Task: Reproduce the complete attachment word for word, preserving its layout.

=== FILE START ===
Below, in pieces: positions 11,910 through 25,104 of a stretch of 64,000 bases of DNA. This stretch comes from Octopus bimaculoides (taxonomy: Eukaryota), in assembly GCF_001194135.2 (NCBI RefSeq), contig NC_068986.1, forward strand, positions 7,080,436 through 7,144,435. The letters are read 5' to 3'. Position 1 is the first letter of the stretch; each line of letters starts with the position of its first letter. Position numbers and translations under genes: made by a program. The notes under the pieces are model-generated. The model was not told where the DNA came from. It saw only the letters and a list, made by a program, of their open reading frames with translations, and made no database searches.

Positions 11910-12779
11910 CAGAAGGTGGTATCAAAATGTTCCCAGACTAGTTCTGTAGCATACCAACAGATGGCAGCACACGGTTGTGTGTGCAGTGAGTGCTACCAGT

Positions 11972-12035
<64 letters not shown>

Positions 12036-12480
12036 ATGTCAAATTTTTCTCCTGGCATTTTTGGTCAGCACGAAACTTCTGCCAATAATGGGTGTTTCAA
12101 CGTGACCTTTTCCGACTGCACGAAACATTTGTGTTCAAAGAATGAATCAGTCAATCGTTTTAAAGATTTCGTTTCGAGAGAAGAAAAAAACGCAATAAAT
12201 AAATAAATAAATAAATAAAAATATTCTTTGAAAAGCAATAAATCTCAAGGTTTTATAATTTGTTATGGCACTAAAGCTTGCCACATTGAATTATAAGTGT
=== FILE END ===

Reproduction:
Below, in pieces: positions 11,910 through 25,104 of a stretch of 64,000 bases of DNA. This stretch comes from Octopus bimaculoides (taxonomy: Eukaryota), in assembly GCF_001194135.2 (NCBI RefSeq), contig NC_068986.1, forward strand, positions 7,080,436 through 7,144,435. The letters are read 5' to 3'. Position 1 is the first letter of the stretch; each line of letters starts with the position of its first letter. Position numbers and translations under genes: made by a program. The notes under the pieces are model-generated. The model was not told where the DNA came from. It saw only the letters and a list, made by a program, of their open reading frames with translations, and made no database searches.

Positions 11910-12779
11910 CAGAAGGTGGTATCAAAATGTTCCCAGACTAGTTCTGTAGCATACCAACAGATGGCAGCACACGGTTGTGTGTGCAGTGAGTGCTACCAGT

Positions 11972-12035
<64 letters not shown>

Positions 12036-12480
12036 ATGTCAAATTTTTCTCCTGGCATTTTTGGTCAGCACGAAACTTCTGCCAATAATGGGTGTTTCAA
12101 CGTGACCTTTTCCGACTGCACGAAACATTTGTGTTCAAAGAATGAATCAGTCAATCGTTTTAAAGATTTCGTTTCGAGAGAAGAAAAAAACGCAATAAAT
12201 AAATAAATAAATAAATAAAAATATTCTTTGAAAAGCAATAAATCTCAAGGTTTTATAATTTGTTATGGCACTAAAGCTTGCCACATTGAATTATAAGTGT